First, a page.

At several annual issues workshops held during FY 1992–96, NSF learned from survey respondents that there were certain survey items for which reliable data were difficult to obtain and report. As a result, NSF began to consider removing certain items from the Federal Funds survey instrument. The volume 42 detailed statistical tables publication was distributed with a flier notifying data users that NSF was considering eliminating several items from future volumes of the document. Data users were asked to review the list of affected tables shown on the flier, and to comment on the proposed eliminations to NSF.
Before publication of volume 43 (FY 1993–95) of the detailed statistical tables, NSF decided to remove from the document 54 tables that depicted data on two of the items slated for elimination: data for the special foreign currency program, and detailed field-of-S&E data for estimated outyears. NSF continued to collect data from Federal agencies for these items through volume 45 but eliminated the special foreign currency program and outyear detailed field-of-S&E lines on the survey instrument beginning with the volume 46 (FY 1996–98) survey cycle. A special flier was included in the volume 46 mailout packet that listed the data items that were no longer required.
NSF also decided to remove two tables depicting data on foreign performers by region, country, and agency before publication of volume 43 of the detailed statistical tables. These tables have been reinstated since volume 46.
Before the volume 48 survey cycle, the National Science Foundation's Division of Science Resources Statistics updated the list of foreign performers in the Federal Funds survey to match the list of countries and territories in the 1996 UNESCO Statistical Yearbook.
On November 25, 2002, President Bush signed the Homeland Security Act of 2002, establishing the Department of Homeland Security. The new department's preliminary funding for R&D for FY 2003 and 2004 are included in this report.
Funds for research and development were reported on a 3-year basis comparable with the 2002 budget, upon which the data were based. The amounts reported for each year, as already stated, are the obligations or outlays incurred in that year, regardless of when funds were authorized or received by an agency and regardless of whether the funds were identified in the agency's budget specifically for research, development, R&D plant, or some combination of the three.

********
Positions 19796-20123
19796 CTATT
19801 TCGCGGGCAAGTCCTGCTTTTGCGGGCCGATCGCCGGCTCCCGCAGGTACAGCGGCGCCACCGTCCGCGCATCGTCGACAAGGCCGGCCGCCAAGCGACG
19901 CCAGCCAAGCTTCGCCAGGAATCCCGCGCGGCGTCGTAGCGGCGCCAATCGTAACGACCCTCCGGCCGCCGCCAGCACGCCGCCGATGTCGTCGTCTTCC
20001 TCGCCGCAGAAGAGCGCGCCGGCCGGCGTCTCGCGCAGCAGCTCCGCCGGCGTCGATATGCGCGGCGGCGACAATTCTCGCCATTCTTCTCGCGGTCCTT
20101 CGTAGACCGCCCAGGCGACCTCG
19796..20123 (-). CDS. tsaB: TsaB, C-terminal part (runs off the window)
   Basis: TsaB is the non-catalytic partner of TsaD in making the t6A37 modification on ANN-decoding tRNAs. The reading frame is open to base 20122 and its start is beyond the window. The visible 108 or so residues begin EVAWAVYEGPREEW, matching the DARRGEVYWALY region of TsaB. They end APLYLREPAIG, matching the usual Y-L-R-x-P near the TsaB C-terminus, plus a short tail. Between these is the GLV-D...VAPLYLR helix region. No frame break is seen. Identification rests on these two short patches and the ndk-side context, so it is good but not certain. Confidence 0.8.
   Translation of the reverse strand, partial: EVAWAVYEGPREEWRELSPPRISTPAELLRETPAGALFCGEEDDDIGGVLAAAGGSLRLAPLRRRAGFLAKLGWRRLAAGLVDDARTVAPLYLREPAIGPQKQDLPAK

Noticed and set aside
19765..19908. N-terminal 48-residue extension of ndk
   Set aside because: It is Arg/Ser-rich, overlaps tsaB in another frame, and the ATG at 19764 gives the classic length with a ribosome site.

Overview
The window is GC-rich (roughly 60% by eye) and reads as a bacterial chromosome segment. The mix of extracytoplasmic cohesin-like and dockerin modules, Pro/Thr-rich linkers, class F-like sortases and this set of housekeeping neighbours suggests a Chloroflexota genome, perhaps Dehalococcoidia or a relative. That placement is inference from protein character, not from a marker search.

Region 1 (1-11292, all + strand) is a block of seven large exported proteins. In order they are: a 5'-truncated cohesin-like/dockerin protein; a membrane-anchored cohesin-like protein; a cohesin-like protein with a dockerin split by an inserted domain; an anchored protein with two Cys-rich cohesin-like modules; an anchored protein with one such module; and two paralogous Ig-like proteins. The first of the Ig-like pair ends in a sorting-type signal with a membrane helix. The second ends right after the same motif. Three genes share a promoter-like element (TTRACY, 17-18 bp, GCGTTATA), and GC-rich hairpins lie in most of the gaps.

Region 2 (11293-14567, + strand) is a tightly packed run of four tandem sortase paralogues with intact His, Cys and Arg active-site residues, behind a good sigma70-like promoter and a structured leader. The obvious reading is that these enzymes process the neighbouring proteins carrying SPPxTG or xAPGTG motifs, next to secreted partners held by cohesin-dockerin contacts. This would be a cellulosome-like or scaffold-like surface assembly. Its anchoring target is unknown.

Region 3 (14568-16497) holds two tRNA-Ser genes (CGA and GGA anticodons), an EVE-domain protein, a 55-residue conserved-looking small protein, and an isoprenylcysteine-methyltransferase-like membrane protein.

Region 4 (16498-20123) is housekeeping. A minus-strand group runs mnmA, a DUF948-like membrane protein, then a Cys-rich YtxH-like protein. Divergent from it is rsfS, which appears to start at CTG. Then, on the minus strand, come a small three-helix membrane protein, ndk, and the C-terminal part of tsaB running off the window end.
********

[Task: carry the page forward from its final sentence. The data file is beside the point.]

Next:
The respondents reconciled the data reported to the Federal Funds survey with the amounts for R&D they reported under Max Schedule C to the Office of Management and Budget for the 2004 President's budget.
Some agencies are not able to report the full costs of research and development. For example, the headquarters costs of planning and administering R&D programs of the DoD (estimated at a fraction of 1 percent of the agency's R&D total) are excluded, because this agency has stated that identification of the amounts is impracticable.
R&D plant data are also underreported to some extent because of the difficulty encountered by some agencies, particularly DoD and NASA, in identifying and reporting these data. DoD's respondents report obligations for the R&D plant funded under the agency's construction appropriation, but they are able to identify only a small portion of the R&D plant support that is within R&D contracts funded from DoD's appropriation for research, development, testing, and evaluation. Similarly, NASA respondents cannot separately identify the portions of industrial R&D contracts that apply to R&D plant; R&D plant data are subsumed in the R&D data covering industrial performance. NASA R&D plant data for other performing sectors are reported separately.
Beginning in FY 2000, NASA reclassified space station as a physical asset and space station research as equipment, and it transferred funding for the program from R&D to R&D plant. Also, the National Institutes of Health (NIH) classified all of its development activities as research beginning in FY 2000. For more information on the classification changes at NASA and NIH, refer to the InfoBrief "Classification Revisions Reduced Reported Federal Development Obligations," NSF 02-309, February 2002, available on the Web at http://www.nsf.gov/statistics/.
A Web-based data collection system (FedWeb) is used to collect the Federal Funds survey data. The FedWeb system is part of NSF's effort to enhance survey reporting and reduce data collection and processing costs by offering respondents direct online reporting and editing. Because the Federal Funds data are collected in electronic format, there is no paper instrument. Respondents provide data for their agency using similar data entry screens. The categories of funding are slightly different for Defense and non-Defense agencies. Mock survey instruments have been created to illustrate what information the respondent is asked to provide in FedWeb. See the Federal Fund's survey methodology report for further details on the FedWeb system.